We also compared USP22 and BMI1 expression in specimens from the Human Protein Atlas (HPA) program databases and found a positive correlation between USP22 and BMI1 in GC. USP22 and BMI1 were positively associated with TNM staging (Figure 7C). Immunofluorescence staining of gastric cancer tissues also showed strong nuclear co-localization of USP22 and BMI1 (Figure 7D). Kaplan-Meier survival plots show that higher expression of USP22 leads to a lower overall survival rate of patients compared to those with low USP22 levels  (Figure 7E). Thus, overexpression of USP22 is positively associated withBMI1 in clinicopathology and correlates with poor prognosis of GC.
A comprehensive understanding of the molecular mechanisms involved in GC initiation and progression is essential to optimize current strategies and identify new molecular-targeted treatments. Increasing evidence has shown that the USP family members are differentially expressed or elevated in tumors, indicating they are potential therapeutic targets in cancer treatment [34-38]. Although USP22 was reported as a “death-from-cancer” signature and was aberrantly increased in many cancers, the molecular mechanisms underlying the elevated expression of USP22 during GC progression and poor prognosis are still elusive [39-41]. Here, we found that USP22 is highly overexpressed in GC and positively associated with BMI1. USP22 silencing resulted in a significant reduction in the proliferation of MGC-803 and SGC-7901 cells. Meanwhile, the protein levels of BMI1 were down-regulated following USP22 knockdown. Additionally, we demonstrated that knockdown of USP22 suppresses gastric CSC formation and hinders CSC stemness. Our findings indicate for the first time that USP22 plays critical roles in maintaining gastric CSC self-renewal and GC progression through stabilization of BMI1.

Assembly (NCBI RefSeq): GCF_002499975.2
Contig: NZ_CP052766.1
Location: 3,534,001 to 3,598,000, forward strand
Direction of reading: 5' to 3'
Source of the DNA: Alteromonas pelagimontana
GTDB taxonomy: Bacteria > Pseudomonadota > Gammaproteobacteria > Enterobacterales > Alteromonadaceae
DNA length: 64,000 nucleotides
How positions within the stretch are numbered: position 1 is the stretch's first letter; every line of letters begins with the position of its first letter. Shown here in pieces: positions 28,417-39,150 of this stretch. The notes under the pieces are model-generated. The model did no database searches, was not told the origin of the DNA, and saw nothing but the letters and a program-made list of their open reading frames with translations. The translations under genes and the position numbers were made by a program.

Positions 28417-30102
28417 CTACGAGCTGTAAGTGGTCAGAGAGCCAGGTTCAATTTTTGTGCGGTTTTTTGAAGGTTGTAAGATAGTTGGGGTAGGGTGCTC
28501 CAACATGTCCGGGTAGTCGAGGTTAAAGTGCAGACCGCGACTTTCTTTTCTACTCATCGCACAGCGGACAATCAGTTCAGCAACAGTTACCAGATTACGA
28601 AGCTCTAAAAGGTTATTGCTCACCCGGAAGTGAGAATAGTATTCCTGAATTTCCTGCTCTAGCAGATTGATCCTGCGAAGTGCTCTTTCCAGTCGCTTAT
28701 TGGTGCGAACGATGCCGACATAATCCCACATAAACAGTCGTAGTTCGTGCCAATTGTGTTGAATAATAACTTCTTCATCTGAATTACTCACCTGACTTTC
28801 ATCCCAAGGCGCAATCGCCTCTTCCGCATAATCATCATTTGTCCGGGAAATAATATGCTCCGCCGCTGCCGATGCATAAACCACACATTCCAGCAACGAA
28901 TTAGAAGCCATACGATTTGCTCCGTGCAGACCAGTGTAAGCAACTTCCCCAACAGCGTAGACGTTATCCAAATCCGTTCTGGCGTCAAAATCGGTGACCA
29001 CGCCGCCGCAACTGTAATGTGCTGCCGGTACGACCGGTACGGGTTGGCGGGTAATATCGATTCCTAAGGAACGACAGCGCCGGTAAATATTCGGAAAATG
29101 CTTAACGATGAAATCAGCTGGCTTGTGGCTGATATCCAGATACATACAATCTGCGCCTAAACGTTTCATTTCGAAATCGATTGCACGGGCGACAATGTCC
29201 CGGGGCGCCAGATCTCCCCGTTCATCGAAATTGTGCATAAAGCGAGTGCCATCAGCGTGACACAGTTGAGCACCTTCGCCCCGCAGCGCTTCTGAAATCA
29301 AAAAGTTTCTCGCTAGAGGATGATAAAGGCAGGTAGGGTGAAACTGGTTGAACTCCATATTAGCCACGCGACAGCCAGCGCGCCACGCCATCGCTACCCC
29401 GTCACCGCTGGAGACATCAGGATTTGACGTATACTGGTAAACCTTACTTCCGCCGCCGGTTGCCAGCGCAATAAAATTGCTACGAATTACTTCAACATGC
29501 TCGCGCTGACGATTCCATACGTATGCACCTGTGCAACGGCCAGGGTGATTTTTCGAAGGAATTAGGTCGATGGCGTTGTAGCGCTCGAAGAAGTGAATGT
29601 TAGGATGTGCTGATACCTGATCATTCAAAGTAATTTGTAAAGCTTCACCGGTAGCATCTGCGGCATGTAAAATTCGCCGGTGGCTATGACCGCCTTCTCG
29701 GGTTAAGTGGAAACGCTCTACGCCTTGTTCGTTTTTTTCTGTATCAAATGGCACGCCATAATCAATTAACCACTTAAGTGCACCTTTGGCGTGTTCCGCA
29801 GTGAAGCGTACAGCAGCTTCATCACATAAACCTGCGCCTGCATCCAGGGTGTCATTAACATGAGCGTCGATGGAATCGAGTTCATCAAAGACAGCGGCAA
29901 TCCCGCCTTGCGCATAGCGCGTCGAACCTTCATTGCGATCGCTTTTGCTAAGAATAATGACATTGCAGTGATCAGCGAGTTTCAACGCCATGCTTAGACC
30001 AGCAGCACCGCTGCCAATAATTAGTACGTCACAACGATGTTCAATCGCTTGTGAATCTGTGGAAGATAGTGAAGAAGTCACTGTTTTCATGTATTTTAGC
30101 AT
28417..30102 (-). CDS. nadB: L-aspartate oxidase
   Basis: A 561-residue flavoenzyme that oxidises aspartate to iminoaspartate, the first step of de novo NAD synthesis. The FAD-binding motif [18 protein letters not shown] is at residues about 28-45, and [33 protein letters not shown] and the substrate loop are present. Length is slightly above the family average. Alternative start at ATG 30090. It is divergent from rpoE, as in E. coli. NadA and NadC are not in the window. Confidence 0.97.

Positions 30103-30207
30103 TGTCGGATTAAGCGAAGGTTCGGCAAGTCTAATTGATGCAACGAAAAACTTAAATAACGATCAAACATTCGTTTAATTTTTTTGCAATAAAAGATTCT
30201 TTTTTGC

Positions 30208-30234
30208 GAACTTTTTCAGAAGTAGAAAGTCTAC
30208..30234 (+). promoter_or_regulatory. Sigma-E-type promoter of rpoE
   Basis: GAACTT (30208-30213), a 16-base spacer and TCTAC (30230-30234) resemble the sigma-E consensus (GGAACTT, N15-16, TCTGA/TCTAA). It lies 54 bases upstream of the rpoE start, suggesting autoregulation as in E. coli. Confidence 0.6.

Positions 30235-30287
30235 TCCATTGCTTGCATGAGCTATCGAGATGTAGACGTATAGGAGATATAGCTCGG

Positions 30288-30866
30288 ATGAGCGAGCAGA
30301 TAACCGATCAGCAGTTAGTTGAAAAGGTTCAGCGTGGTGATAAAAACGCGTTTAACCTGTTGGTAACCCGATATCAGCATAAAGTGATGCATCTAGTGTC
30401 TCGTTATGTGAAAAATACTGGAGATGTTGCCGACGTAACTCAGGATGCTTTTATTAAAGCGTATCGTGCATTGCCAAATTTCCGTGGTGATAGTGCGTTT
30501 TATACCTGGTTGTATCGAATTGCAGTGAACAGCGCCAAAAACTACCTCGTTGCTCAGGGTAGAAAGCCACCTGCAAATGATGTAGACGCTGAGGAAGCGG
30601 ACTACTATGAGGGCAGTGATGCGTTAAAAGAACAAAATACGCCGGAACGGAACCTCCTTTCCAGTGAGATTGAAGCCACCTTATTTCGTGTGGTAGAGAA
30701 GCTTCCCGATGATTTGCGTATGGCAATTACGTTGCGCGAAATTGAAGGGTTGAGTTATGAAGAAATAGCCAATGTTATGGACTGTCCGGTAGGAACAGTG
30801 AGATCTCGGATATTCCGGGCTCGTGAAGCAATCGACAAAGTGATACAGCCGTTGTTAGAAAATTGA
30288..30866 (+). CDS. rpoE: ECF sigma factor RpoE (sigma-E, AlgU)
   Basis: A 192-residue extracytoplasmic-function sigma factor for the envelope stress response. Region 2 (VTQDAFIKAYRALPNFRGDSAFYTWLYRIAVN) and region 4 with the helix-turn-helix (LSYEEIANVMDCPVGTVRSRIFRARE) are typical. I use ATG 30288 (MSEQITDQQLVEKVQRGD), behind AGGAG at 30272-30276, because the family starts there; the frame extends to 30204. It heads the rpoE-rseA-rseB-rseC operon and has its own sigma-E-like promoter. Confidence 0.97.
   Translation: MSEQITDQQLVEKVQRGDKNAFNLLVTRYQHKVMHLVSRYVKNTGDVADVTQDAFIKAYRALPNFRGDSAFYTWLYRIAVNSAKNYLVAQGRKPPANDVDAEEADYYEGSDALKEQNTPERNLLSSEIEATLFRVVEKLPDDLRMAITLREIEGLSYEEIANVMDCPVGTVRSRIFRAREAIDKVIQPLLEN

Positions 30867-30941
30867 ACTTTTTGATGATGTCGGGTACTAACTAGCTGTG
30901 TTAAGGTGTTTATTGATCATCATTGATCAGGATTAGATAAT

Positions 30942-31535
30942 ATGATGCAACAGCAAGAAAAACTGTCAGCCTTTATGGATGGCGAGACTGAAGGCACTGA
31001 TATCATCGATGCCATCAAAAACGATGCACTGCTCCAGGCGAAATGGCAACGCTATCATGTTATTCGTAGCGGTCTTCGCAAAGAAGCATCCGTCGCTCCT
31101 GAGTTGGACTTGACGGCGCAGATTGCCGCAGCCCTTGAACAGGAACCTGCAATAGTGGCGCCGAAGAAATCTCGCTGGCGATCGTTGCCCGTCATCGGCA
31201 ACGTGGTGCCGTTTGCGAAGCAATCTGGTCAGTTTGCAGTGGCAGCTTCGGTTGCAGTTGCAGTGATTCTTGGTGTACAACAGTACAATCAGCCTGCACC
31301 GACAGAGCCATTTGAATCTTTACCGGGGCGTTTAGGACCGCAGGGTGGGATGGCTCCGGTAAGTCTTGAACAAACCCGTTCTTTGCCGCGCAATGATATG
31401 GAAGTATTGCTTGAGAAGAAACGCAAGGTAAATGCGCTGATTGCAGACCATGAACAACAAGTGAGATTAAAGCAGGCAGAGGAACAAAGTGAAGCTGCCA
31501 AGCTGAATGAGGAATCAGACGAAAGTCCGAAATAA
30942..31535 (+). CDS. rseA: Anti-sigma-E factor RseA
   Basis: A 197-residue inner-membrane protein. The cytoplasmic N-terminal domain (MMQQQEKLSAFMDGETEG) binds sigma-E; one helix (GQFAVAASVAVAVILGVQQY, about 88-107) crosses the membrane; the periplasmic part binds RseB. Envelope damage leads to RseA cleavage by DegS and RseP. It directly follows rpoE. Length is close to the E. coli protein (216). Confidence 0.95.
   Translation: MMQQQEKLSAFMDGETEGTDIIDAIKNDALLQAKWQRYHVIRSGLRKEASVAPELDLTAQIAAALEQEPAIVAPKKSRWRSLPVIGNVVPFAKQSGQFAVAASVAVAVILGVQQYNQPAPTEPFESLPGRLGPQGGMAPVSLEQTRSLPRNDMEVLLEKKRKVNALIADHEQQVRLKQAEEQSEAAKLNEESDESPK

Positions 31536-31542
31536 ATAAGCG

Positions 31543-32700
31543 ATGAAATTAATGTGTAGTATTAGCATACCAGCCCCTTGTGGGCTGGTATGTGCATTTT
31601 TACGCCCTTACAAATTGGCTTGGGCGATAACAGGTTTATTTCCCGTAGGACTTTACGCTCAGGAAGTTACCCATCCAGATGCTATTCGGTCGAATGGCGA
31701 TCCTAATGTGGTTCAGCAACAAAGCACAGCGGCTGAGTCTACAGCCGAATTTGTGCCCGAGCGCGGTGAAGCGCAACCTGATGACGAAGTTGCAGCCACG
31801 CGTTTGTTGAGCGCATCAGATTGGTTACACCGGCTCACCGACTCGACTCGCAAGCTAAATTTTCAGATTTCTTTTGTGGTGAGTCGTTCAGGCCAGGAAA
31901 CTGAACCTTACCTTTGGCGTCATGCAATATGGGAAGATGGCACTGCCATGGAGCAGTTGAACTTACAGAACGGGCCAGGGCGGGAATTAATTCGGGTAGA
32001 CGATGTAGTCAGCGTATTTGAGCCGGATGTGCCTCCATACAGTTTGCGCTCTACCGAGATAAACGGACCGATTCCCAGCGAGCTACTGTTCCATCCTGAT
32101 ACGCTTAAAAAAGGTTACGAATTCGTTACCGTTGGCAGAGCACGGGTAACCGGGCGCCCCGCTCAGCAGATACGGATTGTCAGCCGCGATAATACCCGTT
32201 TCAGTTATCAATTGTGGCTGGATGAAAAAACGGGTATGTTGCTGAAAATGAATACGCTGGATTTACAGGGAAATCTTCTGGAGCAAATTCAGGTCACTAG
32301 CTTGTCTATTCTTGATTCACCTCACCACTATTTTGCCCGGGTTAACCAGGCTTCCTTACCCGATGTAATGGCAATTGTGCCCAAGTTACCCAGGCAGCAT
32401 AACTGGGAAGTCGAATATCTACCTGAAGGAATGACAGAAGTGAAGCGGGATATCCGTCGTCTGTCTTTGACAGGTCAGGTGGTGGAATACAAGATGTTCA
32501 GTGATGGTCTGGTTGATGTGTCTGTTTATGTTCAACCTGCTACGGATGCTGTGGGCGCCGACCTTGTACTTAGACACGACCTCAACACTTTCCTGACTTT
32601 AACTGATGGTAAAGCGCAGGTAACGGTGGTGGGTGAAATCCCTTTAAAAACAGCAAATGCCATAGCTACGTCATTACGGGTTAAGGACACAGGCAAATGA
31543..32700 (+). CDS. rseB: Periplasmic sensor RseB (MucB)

The SAGA complex is composed of multiple functional modules possessing both HAT (GCN5) and deubiquitination (USP22) activities in transcription . Involvement of GCN5, USP22 and other submodules of SAGA have been linked with various cancers. GCN5 was shown to be required for SAGA to activate c-Myc target genes and promotes non-small cell lung cancer, glioma and hepatocellular carcinoma progression [43-46]. USP22 was also identified as an oncogene and associated with many cancers, such as colorectal cancer, breast cancer, oral squamous cell carcinoma, anaplastic thyroid carcinoma, glioma and GC [25, 41, 47-49].
A previous study showed that USP22 is required for cell cycle progression, and USP22 deletion suppresses proliferation of multiple cancer cells [16, 50-51]. USP22 regulates P21 expression by affecting FBP1 occupy at CDKN1A(P21) gene loci . We found that USP22 depletion inhibited the proliferation of the human GC cell lines MGC-803 and SGC-7901 cells and increased expression of P21, indicating cell cycle arrest . However, we did not observe significant changes in cell migration and apoptosis between USP22-silenced cells and controls in vitro.